The Fables of Avianus
David R. Slavitt (Translator)
Hardcover - 55 pages
Johns Hopkins University Press, First edition (1993)
ISBN: 0801846846

Aesop is the name usually associated with the word "Fable" and modern history has pretty much forgotten about Avianus. Not so during the Middle Ages, when Avianus' translations of Babrius' fables were very popular, and even helped re-kindle an interest in other fabulists (i.e., Aesop).

This book contains 42 elegiac fables, each short enough to be easily learned. Unlike Aesop, who in modern translation can come across as preachy and heavy-handed, the fables of Avianus are funny, quirky, and don't end with a moral. These translations are poetic translations, but it would be easy enough to turn the stories into prose if that was more to your liking. [AY]
Buy The Fables of Avianus

The Fabliau in English
John Hines
Longman Medieval And Renaissance Library, 1993
Paperback, 336 pages
ISBN: 0-582-03733-6

Although some of the material in this book has been covered (it includes a translation and analysis of five of the Canterbury Tales), it also includes some pieces I've never seen elsewhere: some French fabliaux, and Dame Sirith. There's also an excellent essay on the history and spirit of the genre. Since a typical fabliau plot includes a faithless woman or a misbehaving (or at least foolish) member of the clergy, as well as a great deal of bawdy behavior, these stories are usually winners with a modern audience -- as well as being a lot of fun to read. [AY]
Buy The Fabliau in English

Five Middle English Arthurian Romances
Valerie Krishna (Translator)
Volume 29, Series B, Garland Library of Medieval Literature
Garland Publishing, Inc., 1991
ISBN 0-8240-6427-7

These 14th- and 15th-century English Arthurian romances are less courtly than their French equivalents. They are swift-moving and emphasize action, rather than the intricate psychological conflict of courtly love. This is a modern English verse translation, and while it can be a little clunky in places it's pretty good overall. The volume contains the following stories:

The Stanzaic Morte Arthur
Mid- to late-fourteenth-century
3,969 lines (but can be broken down into smaller sections for telling)

The Adventures of Arthur at Tarn Wadling
Late-fourteenth or early fifteenth-century
715 lines

The Vows of King Arthur, Sir Gawain, Sir Kay, and Baldwin of Britain (The Avowing of King Arthur)
Early fifteenth-century
1,148 lines

The Wedding of Sir Gawain and Dame Ragnell (yet another version of the Wife of Bath's tale)
Fifteenth-century
852 lines

Sir Gawain and the Carl of Carlisle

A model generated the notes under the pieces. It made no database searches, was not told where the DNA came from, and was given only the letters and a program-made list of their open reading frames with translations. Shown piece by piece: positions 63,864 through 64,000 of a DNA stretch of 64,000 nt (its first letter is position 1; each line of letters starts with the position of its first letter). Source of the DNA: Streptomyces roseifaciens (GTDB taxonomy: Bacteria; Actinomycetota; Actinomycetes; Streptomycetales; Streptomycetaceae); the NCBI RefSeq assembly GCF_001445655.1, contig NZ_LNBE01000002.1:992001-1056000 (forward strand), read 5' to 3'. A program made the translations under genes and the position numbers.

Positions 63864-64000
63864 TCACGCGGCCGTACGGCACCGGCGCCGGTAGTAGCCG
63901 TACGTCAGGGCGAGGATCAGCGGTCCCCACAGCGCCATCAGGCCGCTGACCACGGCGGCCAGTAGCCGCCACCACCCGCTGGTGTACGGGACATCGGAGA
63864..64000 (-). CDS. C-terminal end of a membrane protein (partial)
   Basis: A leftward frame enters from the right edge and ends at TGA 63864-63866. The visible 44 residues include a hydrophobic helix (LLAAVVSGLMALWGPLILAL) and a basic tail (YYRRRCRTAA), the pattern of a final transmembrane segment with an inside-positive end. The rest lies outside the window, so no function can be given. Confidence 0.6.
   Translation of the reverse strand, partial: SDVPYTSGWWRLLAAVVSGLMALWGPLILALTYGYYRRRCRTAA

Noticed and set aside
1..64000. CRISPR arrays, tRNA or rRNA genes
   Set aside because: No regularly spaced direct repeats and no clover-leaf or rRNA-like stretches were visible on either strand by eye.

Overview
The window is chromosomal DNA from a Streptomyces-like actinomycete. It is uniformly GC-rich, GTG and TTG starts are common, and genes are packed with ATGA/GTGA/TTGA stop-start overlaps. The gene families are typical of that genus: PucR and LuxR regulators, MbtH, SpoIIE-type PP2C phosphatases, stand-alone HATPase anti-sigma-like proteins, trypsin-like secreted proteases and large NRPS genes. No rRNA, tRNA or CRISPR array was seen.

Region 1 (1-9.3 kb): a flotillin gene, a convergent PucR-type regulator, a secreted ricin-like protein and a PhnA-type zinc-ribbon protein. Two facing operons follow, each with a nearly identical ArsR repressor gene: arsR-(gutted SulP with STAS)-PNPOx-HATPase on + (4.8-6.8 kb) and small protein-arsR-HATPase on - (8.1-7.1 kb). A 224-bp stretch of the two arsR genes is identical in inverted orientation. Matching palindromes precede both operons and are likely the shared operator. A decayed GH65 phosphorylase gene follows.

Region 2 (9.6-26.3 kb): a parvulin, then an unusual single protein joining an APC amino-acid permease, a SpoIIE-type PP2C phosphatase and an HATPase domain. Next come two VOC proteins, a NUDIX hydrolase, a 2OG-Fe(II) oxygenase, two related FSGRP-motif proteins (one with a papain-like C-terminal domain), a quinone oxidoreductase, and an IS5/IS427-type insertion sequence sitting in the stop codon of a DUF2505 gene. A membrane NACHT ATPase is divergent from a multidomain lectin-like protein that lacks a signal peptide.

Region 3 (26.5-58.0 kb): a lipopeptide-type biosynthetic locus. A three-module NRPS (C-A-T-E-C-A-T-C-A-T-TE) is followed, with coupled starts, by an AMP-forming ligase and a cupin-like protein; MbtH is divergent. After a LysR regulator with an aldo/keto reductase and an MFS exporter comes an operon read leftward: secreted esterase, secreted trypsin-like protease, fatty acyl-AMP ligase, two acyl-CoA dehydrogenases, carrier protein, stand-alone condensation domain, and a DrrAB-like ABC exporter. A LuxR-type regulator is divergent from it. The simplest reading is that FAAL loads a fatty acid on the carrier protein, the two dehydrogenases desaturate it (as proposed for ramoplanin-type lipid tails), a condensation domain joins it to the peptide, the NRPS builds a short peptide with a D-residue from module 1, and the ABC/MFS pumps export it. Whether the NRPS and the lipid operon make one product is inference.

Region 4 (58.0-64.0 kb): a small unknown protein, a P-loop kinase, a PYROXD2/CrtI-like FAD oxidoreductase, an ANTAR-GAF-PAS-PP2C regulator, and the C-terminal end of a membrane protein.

Fifteenth-century
660-line

This is a great resource for those of us who like to tell adventure stories in verse. [AoF]

Floire and Blanchefleur
The Romance of Floire and Blanchefleur
a French idyllic poem of the twelfth century

Merton Jerome Hubert (Translator)
University of North Carolina Studies in the Romance Languages and Literatures, number 63
Chapel Hill, The University of North Carolina Press, 1966

Floire and Blanchefleur are two lovers, one Muslim and one Christian but raised together as children. They are cruelly parted at fourteen by Floire's father, King Fenix, who is afraid that their love will make it difficult when it comes time to find a wife for Floire. Through various trials of body and character, they are reunited and marry despite the odds. It's a good story. The translation I mention above is very courtly in character, and the story is looooong, but since much of it is detailed description (fifty lines to describe his horse alone), it could surely be edited, though even so it might require more than one installment to tell the whole thing. [AoF]

Folktales From Around the World
Jane Yolen
Pantheon

This is, like the Tales From Tartary source, not strictly speaking in period, but most of the stories in it do not contain any blatantly out-of-period references. It is also conveniently organized by type (e.g. Trickster Tales, Animal Tales) so one can leaf through and go straight to the section one is interested in. It's a great source for a beginning storyteller who isn't really certain what s/he is interested in telling because it has such a variety of types and cultures in it. [TbIaI]
Buy Favorite Folktales from Around the World

Folk Tales from The Soviet Union: Vols. I-IV
1 - The Baltic Republics: R. Babloyan and M. Shumskaya, ISBN: 5050015596
2 - The Ukraine, Byelorussia, and Moldavia: R. Babloyan and M. Shumskaya, ISBN: 5050015618
3 - Central Asia and Kazakhstan: R. Babloyan and M. Shumskaya, ISBN: 5050015642
4 - The Caucasus: R. Babloyan and M. Shumskaya, ISBN: 5050015634
All published by Raduga Publishers, Moscow.